SDS 16654 (17). Contains 17 items on medicos titulares. A good number of items related to maritime health services for Zamboanga (items 3, 4, 5, 6, 7, 8, 9, 10, 12, 13, 15,) including the quarantine for 3 days of an English merchant ship, Feresa, suspected of carrying cholera (item 11).

SDS 16664 (15). Contains 15 items of medicos titulares. Various communications related to appointments, transfers, resignation of various medicos titulares.

SDS 16662 (12). Contains 12 items on medicos titulares. A report on some doctors who were disloyal to their home country, 1876 (item 1).  Includes list of people who rendered service during 1882 cholera (item 2) and  “cruz de epidemias” for Dr. Juan Antonio Candelas y Garcia, 1883 (item 3), Juan Juille y Casadevant de Espeletta, 1882/1883, Negros, (item 4), Isidro Beneyto, 1884, Albay (item 5), and Agustin Alvarez Llaneza, 1884, Abra (item 6). Another award, orden civil de beneficencia, for Pedro Casella y Planas, Ysabela de Basilan, 1880 (item 9).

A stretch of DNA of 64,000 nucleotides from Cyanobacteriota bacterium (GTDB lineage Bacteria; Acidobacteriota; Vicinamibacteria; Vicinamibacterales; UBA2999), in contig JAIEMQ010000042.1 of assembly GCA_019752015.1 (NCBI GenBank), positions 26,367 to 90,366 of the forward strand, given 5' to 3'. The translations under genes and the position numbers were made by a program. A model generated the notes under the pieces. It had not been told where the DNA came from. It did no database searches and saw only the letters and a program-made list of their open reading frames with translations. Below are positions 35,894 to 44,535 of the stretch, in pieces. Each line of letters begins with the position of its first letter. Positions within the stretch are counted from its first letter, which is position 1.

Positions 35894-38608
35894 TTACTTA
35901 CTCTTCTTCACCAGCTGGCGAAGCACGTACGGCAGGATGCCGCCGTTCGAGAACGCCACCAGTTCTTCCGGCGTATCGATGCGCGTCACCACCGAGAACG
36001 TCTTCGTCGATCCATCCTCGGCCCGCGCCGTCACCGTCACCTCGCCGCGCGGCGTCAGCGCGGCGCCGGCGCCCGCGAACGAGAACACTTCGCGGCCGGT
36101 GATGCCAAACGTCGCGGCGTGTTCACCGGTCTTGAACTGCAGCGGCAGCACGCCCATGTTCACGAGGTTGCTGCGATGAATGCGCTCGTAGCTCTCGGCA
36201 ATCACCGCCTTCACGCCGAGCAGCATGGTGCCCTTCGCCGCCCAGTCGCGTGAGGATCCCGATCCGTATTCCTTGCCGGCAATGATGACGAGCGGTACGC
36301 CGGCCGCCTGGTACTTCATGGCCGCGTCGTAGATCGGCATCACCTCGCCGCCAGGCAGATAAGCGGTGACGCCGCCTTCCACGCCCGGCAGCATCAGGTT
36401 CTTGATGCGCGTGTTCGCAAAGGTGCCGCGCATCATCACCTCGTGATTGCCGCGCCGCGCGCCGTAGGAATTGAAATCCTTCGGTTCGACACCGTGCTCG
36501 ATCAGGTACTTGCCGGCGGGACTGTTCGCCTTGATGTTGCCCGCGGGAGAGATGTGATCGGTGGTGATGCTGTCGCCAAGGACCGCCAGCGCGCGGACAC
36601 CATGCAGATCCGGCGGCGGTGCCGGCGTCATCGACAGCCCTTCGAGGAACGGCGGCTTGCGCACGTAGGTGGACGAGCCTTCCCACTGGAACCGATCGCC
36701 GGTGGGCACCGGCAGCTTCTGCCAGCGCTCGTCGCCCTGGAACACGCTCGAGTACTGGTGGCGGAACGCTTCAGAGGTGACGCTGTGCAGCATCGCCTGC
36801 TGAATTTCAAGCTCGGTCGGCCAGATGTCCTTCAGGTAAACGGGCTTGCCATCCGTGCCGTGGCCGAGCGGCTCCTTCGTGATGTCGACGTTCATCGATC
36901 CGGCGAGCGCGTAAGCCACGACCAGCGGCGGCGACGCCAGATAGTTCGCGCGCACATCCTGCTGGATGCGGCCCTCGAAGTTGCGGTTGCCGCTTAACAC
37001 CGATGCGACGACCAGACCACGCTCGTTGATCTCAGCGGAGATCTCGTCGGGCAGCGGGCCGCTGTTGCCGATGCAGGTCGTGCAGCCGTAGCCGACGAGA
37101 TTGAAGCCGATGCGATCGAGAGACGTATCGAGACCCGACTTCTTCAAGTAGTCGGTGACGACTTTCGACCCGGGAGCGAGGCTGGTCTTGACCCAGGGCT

Download Part 5  of index (size = 1.55MB)


Previous posts in this series includes the following:

Part 1. https://curatormuseo.wordpress.com/2012/01/12/doctors-public-health-in-spanish-colonial-philippines-an-archival-index/

Part 2. https://curatormuseo.wordpress.com/2012/01/12/whos-who-of-medical-doctors-in-spanish-colonial-philippines-archival-index-part-2/

Part 3 https://curatormuseo.wordpress.com/2012/01/13/foreign-medical-doctors-in-spanish-colonial-philippines-archival-index-part-3/

Part 4 https://curatormuseo.wordpress.com/2012/01/14/cholera-doctors-in-spanish-colonial-philippines-archival-index-part-4/


~ by Martin Gaerlan on January 15, 2012.

One Response to “A Story of A Young Doctor from Madrid: Spanish Colonial Philippines Archival Index 5”

  1. There is clearly a lot to

    realize about this. I feel you made some good points in